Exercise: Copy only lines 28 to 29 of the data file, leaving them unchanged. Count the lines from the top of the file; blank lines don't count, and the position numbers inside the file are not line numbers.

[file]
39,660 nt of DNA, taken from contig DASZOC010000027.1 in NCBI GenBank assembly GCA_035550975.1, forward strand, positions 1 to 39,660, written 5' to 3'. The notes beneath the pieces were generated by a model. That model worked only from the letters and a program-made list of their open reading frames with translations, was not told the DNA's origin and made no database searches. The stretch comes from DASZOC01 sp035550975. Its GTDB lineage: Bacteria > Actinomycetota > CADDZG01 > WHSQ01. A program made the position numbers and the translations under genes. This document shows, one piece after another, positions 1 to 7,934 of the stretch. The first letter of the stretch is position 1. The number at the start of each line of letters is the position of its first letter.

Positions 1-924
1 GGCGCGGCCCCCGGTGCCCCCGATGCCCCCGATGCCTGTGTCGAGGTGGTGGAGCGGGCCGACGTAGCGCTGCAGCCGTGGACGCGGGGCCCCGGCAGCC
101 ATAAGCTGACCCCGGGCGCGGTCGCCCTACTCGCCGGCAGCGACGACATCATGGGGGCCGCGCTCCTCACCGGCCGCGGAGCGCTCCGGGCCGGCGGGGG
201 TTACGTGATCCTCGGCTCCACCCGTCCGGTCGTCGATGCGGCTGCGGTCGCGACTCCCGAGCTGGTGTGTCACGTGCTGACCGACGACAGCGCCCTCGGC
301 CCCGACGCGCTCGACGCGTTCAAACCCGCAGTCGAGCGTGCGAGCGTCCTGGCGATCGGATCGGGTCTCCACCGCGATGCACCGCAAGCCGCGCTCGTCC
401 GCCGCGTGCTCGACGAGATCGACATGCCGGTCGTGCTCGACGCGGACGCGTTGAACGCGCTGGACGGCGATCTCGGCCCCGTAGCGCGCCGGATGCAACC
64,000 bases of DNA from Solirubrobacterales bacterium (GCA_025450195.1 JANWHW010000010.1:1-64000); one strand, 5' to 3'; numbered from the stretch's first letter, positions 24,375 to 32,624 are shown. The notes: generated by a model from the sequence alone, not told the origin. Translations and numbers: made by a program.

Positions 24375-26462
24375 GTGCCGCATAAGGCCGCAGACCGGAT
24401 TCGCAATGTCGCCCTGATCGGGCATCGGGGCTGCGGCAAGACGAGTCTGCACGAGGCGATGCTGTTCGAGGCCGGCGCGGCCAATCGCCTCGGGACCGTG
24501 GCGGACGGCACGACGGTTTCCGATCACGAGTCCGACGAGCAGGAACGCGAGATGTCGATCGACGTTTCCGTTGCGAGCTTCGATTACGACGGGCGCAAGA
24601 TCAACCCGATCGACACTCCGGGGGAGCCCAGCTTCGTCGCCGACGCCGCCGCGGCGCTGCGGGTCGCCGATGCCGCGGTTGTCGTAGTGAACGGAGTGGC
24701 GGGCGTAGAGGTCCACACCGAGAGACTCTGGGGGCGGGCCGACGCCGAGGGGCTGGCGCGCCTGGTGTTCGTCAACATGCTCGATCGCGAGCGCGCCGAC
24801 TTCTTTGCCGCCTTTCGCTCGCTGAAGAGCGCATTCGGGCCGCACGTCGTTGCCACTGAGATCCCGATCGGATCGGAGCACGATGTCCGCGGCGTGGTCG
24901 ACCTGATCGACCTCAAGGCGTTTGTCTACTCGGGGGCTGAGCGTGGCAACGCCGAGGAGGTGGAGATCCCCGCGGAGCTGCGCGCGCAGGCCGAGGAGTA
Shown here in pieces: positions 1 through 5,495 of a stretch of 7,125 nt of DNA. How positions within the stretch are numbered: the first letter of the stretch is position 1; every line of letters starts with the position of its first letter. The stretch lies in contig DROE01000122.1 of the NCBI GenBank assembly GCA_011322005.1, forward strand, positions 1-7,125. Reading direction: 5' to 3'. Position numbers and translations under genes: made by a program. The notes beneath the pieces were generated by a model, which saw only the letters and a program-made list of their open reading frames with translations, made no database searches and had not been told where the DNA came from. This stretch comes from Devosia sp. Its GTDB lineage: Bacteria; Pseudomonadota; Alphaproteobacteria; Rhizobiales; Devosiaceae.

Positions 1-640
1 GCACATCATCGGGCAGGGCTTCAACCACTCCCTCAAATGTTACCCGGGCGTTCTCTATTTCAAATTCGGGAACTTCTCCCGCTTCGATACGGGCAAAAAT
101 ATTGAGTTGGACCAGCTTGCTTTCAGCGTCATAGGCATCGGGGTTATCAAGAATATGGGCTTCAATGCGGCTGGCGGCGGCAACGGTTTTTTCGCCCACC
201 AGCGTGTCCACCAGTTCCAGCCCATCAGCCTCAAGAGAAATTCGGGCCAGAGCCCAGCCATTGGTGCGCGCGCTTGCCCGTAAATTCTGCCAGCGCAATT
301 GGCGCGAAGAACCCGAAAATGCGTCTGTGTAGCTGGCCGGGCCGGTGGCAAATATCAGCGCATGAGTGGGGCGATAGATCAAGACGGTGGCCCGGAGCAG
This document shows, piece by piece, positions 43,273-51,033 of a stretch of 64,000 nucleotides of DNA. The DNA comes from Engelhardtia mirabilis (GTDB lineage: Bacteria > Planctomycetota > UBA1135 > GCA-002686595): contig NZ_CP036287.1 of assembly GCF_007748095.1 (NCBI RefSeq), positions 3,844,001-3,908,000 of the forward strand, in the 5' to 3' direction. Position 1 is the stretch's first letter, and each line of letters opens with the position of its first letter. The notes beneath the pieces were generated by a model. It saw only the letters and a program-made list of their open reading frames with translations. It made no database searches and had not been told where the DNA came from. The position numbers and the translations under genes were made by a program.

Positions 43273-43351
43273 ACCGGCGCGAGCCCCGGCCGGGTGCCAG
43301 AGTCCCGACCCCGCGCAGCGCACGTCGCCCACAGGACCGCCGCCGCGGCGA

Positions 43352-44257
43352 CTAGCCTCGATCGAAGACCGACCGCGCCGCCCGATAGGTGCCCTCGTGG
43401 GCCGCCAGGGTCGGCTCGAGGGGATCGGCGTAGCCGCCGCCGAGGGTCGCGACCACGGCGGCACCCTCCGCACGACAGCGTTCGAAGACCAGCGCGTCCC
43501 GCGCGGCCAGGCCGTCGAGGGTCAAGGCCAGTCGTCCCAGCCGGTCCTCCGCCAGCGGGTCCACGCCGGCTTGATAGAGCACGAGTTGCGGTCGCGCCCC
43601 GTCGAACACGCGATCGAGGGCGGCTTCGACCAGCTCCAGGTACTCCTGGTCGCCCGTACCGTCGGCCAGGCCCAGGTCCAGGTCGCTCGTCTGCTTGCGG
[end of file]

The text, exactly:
43352 CTAGCCTCGATCGAAGACCGACCGCGCCGCCCGATAGGTGCCCTCGTGG
43401 GCCGCCAGGGTCGGCTCGAGGGGATCGGCGTAGCCGCCGCCGAGGGTCGCGACCACGGCGGCACCCTCCGCACGACAGCGTTCGAAGACCAGCGCGTCCC